Sally Field and Oprah
She's gone from the embarrassment of Sister Bertrille ("a pregnant flying nun.... I was a walking sight gag") to the triumph of Brothers & Sisters (with a string of awards along the way). Now the amazingly resilient actress talks about growing up in the shadow of violence, using anger as a survival tool, hiding herself in Gidget, finding herself in Sybil, and how, at 61, she's finally found a measure of peace.

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She's gone from the embarrassment of Sister Bertrille ("a pregnant flying nun.... I was a walking sight gag") to the triumph of Brothers & Sisters (with a string of awards along the way). Now the amazingly resilient actress talks about growing up in the shadow of violence, using anger as a survival tool, hiding herself in Gidget, finding herself in Sybil, and how, at 61, she's finally found a measure of peace.

In the den in Sally Field's Malibu home, two Oscars, a few Emmys, and a couple of Golden Globes stand in full salute aside a framed cartoon drawing of Sally as Gidget, the 1965 TV character that launched her career. The hallways and shelves are filled with photos that span four decades of Sally's life. In one shot, she beams as her eldest son, Peter Craig, then a toddler, sits on her shoulders; another frame holds the TV Guide cover of Sally in The Flying Nun, a comedy beloved by viewers but the cause of much angst for its star. Looking at the photos, it's incredible to realize that Sally had her own TV series before she was 20 and two kids before she was 25.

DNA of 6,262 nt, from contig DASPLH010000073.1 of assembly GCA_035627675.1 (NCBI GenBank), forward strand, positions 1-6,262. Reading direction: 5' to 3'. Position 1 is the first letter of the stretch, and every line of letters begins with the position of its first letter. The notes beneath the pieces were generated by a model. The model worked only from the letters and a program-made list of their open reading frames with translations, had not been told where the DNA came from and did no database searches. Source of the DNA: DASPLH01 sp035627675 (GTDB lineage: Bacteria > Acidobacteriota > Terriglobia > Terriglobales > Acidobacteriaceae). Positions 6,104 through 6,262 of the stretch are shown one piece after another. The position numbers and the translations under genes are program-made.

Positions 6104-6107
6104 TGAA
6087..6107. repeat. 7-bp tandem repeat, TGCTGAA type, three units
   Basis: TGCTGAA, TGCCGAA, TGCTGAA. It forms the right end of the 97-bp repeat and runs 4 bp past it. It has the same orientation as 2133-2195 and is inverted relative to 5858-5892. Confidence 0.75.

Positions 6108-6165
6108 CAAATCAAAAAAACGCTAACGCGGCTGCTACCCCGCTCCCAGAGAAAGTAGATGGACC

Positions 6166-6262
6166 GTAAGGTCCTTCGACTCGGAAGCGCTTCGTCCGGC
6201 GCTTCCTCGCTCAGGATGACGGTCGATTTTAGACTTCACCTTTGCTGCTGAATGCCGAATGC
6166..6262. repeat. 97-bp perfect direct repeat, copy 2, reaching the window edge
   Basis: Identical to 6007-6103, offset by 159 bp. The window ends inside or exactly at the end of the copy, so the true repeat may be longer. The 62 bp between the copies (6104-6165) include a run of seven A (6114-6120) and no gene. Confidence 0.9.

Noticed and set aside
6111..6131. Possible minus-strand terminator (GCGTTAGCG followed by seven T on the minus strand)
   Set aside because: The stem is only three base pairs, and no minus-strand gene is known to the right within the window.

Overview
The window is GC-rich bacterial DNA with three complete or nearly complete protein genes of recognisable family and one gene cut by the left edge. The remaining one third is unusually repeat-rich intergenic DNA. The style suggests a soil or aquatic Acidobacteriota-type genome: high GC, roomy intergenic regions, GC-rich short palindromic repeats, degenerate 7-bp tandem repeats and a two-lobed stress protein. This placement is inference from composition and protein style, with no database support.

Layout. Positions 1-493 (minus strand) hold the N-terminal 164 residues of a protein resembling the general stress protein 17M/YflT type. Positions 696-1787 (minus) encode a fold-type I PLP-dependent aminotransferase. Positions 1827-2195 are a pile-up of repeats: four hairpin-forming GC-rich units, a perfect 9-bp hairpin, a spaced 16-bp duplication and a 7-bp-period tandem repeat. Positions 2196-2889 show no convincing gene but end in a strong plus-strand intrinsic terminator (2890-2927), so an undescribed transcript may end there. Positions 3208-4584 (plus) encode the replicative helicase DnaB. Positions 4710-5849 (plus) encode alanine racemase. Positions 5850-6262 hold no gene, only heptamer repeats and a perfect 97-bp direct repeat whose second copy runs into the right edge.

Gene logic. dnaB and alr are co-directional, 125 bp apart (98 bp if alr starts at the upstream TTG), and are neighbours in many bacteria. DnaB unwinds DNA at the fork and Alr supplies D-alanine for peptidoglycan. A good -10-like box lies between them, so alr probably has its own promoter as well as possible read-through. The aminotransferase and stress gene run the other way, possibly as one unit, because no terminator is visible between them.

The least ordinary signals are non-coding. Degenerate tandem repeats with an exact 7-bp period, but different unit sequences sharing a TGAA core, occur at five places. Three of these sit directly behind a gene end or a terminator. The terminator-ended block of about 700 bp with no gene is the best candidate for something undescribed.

For a child born in Pasadena, California, to an actress, Hollywood might not seem a large leap. Sally's success, though, was hard won. Her mother, Margaret Field, divorced Sally's father, U.S. Army captain Richard Dryden Field, when Sally was 4; Margaret then married stuntman Jock Mahoney (his stage name, changed from O'Mahoney), a volatile stepfather whom Sally feared yet whom she credits for forcing her to learn to survive. Once Sally got beyond the perky characters of her early TV career, her childhood struggles to stand up for herself became something to draw on for deeper, sometimes darker roles. She played a student with multiple personality disorder in the 1976 TV movie Sybil, a resolute union organizer in Norma Rae, for which she won her first Oscar, and a desperate Southern widow in Places in the Heart (which brought her Oscar number two). Most recently, she won an Emmy for playing the matriarch Nora Walker on ABC's Brothers & Sisters.

As her roles became more complex, so did her relationships. At 29 she divorced her high school sweetheart, Steven Craig, after seven years of marriage. She spent five on-and-off years with Burt Reynolds before marrying Alan Greisman, whom she divorced after nine years. The constants in her life have been her sons: Peter Craig, 38, a novelist; Elijah Craig, 35, an actor, writer, and director; and Samuel Greisman, 20, a sophomore in college.

Sally's house was in the path of last October's devastating California wildfires, but somehow it was spared. More than a home, it's a retreat for Sally, now 61 and single, and her mother, who lives with Sally. We share a scrumptious lunch of sirloin steak, peas, rice, and some of the finest shrimp gumbo I've ever tasted, and then talk in the upstairs master suite, an enormous haven that encompasses a bathroom, a dressing-room-size closet (with a floor-to-ceiling column of hats), an office with a writing desk, and a sitting area where Sally knits. She is incredibly honest and very different from the woman you may think she is. I leave with a feeling of gratitude for our time together, as well as a heaping helping of Sally's leftovers in Tupperware containers.

Start reading Oprah's interview with Sally Field

Note: This interview appeared in the March 2008 issue of O, The Oprah Magazine.

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